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Working together, learning together

In the tiny rural village of Mbhokoda, women from two co­operatives have decided to go back to “school”. They are learning to read and write with the help of the Intermediate Technological Small Industrial Development Unit (ITSIDU)….

They say you can find beauty and success wherever you look. But in South Africa’s homelands, these are not so easy to find. Mostly, the homeland villages are just dry, dusty-and poor.

The village of Mbhokoda near Louis Trichardt in Venda is no different. But out of the ugly poverty, the women of Mbhokoda make some of the most beautiful things you have ever seen!

In 1983, some of the women formed the Twananani Textile Co-operative. The co-op makes colourful duvets with matching pillow cases, as well as the latest fashion in shirts, skirts and trousers. All the material is painted by hand. Not only do the women make the goods, they also sell them and manage the co-op.

Two years later, the Athlari Textile Co-operative was formed. This co-op makes lovely bangles, belts and necklaces. Both co-ops have gone from strength to strength.

There was only one thing stopping the women from being an even bigger success – they did not know how to read and write. The women decided to do away with this problem. Since 1986, they have been learning with an organisation called Intermediate Technological Small Industrial Development Unit (ITSIDU), a project that works in Venda and Gazankulu.


On the day Learn and Teach visited Mbhokoda, a group of women were sitting in a classroom. With them was a young woman called Nomsa Ndzimande, who has been their teacher for the last year. That day, the women were learning how to fill in a form for the Post Office.

One of the learners, Ma Margaret Nkuna, told us why they were learning to fill in these forms. “We sell most of our goods to shops in the big towns, and we often have to post things to our customers,” she said.

“Sometimes we have to sign for the money our customers send us. Most of the post office clerks are not sympathetic to people who cannot read and write. They harass us a lot.”

Signing and filling in forms are not the only problems. The women also need to know how to speak good English because most of their customers are white people. Ma Mphephu Kubayi explained: “We do not speak the same language as our customers. So we find it difficult to market our goods because there is a communication break-down.”

In class, the learners practise speaking English. For example, one learner acts as a rude clerk in the Post Office. Another learner acts as someone who cannot read and write. She must ask the clerk for help. Or, one learner acts as a customer asking questions about the goods. The other one has to answer the customer’s questions. All this helps the women to improve their business.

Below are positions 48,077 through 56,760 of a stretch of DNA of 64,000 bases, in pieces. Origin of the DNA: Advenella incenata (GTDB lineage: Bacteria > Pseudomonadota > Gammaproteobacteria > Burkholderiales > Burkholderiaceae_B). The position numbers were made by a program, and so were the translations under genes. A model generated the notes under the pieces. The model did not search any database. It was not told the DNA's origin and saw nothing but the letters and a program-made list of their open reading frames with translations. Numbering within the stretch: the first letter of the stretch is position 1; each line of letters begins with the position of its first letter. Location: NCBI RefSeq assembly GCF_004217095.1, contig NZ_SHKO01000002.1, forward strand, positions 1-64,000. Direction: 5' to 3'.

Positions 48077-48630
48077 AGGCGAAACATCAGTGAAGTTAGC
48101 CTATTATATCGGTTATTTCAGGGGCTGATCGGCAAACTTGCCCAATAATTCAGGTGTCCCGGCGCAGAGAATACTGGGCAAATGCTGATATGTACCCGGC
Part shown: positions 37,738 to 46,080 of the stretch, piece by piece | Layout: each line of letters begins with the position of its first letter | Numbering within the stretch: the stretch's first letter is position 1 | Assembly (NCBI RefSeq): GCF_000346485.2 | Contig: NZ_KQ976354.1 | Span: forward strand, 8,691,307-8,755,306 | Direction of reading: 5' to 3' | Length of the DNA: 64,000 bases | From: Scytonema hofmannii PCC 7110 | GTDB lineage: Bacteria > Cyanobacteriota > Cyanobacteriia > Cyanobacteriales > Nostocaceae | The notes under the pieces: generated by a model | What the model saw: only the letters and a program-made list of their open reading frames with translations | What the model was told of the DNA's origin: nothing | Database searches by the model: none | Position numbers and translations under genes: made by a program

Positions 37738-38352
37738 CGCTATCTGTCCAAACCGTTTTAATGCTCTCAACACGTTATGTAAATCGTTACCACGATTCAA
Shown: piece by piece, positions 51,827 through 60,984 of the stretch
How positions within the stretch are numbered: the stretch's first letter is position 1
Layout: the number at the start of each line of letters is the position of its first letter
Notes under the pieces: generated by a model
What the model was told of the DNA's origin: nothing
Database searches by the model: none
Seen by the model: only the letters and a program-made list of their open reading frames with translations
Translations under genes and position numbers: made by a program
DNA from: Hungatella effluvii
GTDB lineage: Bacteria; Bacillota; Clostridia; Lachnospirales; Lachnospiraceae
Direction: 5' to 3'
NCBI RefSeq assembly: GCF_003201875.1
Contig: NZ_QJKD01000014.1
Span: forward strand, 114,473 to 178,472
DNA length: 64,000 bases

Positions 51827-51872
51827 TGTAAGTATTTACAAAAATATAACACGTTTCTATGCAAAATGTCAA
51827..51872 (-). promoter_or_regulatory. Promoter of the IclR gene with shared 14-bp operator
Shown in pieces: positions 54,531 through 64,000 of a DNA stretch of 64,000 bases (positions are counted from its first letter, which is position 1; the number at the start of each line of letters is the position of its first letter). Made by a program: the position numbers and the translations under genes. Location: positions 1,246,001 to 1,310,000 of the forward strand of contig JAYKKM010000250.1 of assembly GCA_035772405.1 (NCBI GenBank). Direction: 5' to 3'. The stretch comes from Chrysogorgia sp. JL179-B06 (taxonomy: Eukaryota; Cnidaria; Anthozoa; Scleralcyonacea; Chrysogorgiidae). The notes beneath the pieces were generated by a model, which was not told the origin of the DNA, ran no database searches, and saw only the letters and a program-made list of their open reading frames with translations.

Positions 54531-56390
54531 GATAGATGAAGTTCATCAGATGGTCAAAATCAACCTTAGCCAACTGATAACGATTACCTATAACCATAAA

Nomsa, the teacher, told us that the learners decide for themselves what they want to learn. “Each group is different. They want to learn different things. So they tell me what their problems are and we work out the lesson together.”

We asked Nomsa if she enjoys her work. “I love it!” she said with a big smile. “But it is very hard. You see, I am the only teacher for all my groups. Literacy organisations in the cities have lots of teachers and books to teach from. But I have to prepare all the lessons myself.

“On top of that, my classes are mixed. Some people have never been to school at all. Others have got Standard One. So I must do two lessons in one!

“There is also the problem of time. Sometimes the women tell me that they can’t come to class because it’s month end. The end of the month is when they sell the most. This frustrates me a lot but I have to stomach it because they make their living from selling.”


We asked the women what it was like to go to “school” at their age. Ma Mphephu, who is not too sure of her age but thinks she is 51, answered. “It’s just fine! You know, you’re never too old to learn. Most of us never had the chance to spend even one day in school when we were children. Here, we are learning and sharing our knowledge all the time.

“We are like a big happy family! If one of us makes a mistake, we just laugh. We know mistakes can happen to anyone,” she said with a shy smile.

The class came to an end. Many customers were waiting to buy from the women. We said goodbye and got ready to leave. Just then, we saw a copy of Learn and Teach on a table. We were pleased. We were even happier when Nomsa told us it was one of their favourite magazines. “We often read the stories in your lovely magazine,” she told us. “Especially the ones about the rural areas.” –

On the long drive back to the bright city lights of Jo’burg, we asked ourselves about the evil system called apartheid that took away this important gift from our people-the right to read and write. Then we thought about the determination of the women of Mbhokoda-and we were filled with admiration and pride.

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